On the other end of the spectrum things are a bit simpler. Generally massive breeds such as Newfoundlands, Great Danes, St. Bernards and English Mastiffs are “gentle giants.” They tend to be tolerant and, due to their size, impervious to the relentless assaults of playful young children.

What About Ease of Training?

Ease of training is, in my view, an important criterion for a few reasons. First and foremost, if you’re going to have your dog spending a lot of time with your child, it’s important to have solid voice control over her in a variety of challenging circumstances.

But that’s not all.

Dogs that are easy to train can be fun for kids to work with constructively. Simple obedience, tricks and agility are all ways dogs and children can be taught to spend time together in fun and mutually beneficial ways.

How Important is Friendliness with Strangers?

Friendliness with strangers is a key criterion since it’s highly likely that your kids are going to have their friends (and often their parents) over for play dates.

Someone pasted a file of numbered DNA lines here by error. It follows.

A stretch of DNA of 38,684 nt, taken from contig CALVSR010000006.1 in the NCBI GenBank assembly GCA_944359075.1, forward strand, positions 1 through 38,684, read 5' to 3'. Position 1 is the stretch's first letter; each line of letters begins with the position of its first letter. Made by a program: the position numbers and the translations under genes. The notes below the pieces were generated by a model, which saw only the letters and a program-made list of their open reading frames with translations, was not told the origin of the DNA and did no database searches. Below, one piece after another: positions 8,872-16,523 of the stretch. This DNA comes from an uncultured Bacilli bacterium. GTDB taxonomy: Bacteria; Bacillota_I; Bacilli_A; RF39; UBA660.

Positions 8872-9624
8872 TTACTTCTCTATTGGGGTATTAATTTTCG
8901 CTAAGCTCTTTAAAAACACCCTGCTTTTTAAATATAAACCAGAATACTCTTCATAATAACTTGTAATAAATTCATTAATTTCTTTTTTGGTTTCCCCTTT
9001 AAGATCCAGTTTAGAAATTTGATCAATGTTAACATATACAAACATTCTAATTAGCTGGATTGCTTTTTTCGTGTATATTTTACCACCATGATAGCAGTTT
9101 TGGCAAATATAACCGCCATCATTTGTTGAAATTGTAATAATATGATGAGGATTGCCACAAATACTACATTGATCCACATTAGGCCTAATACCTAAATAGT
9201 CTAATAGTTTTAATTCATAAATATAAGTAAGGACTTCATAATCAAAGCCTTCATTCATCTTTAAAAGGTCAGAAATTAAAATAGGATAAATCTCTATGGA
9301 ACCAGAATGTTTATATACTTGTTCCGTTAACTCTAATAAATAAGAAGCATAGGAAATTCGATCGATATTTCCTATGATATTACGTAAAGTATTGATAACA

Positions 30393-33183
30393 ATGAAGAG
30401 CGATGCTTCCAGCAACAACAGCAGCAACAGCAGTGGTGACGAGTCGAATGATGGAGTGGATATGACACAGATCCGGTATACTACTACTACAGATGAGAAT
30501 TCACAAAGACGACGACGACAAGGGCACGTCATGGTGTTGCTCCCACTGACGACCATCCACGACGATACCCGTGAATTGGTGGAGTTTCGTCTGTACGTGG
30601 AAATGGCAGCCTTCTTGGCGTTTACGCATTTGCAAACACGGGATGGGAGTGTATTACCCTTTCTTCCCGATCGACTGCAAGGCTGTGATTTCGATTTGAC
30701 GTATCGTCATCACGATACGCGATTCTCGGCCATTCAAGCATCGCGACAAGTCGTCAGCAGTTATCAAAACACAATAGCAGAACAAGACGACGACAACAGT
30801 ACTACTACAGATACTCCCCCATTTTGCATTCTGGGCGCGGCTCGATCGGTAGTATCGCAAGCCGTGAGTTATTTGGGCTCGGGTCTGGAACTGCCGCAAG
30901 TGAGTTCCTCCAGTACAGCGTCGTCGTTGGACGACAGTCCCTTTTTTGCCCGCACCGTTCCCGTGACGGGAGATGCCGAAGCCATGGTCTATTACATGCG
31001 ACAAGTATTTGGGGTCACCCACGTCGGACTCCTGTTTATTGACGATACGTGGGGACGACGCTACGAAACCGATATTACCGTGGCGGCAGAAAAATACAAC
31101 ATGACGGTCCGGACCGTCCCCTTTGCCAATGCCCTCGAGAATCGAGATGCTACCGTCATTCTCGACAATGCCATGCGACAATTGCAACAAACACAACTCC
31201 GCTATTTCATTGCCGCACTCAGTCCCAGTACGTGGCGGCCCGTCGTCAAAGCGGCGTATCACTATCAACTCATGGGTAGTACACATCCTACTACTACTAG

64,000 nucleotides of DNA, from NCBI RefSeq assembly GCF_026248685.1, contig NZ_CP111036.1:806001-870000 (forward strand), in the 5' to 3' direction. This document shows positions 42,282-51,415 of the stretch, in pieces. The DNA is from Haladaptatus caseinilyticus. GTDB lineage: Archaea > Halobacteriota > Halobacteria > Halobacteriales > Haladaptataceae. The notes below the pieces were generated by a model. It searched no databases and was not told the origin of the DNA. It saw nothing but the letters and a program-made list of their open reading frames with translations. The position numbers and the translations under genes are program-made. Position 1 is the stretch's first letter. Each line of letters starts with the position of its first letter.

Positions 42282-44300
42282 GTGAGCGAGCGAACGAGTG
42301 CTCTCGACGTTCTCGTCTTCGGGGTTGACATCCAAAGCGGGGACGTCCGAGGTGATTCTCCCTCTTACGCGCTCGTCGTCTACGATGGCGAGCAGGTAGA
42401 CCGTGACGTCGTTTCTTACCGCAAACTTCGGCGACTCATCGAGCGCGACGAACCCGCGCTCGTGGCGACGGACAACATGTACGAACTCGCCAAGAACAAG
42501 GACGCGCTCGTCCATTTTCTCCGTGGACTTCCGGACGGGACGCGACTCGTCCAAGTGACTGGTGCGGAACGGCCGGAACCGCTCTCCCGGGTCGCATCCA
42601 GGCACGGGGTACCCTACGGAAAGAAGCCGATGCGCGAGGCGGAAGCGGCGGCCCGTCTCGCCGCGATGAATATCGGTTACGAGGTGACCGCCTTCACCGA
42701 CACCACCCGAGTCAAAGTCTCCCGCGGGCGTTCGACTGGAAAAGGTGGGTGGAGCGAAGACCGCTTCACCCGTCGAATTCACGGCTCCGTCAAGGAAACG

A dog that’s terrified or suspicious of strangers isn’t going to be much fun and can quickly become a source of tension for everyone involved. Always look for social, outgoing and friendly dogs.

Should I look for a Puppy or Adult Dog?

There are arguments to be made for both. Starting with a puppy is a lot of work, but it allows you to have all the important formative influences on the dog’s development and can help you to shape its behavior in the desired directions.

On the other hand, a great deal of problem behaviors are rooted in genetics which means that you can’t really tell, despite the best upbringing, just how your dog will turn out. In other words, you can do all the right things and still end up with a dog unsuited to young children.

Conversely, getting an adult dog allows you to see the full package right up front even though you haven’t had all the formative influences in the dog’s life. In other words, the genetics have already unfolded themselves into an adult dog and you’ll know pretty quickly whether it’s going to work out or not.

Rescue or Purebred?

There are arguments to be made for both. With a purebred dog, you tend to know the basic characteristics of the breed going in. Labs are gentle and tolerant while Pointers and terriers are high strung, neurotic and intense. The list goes on.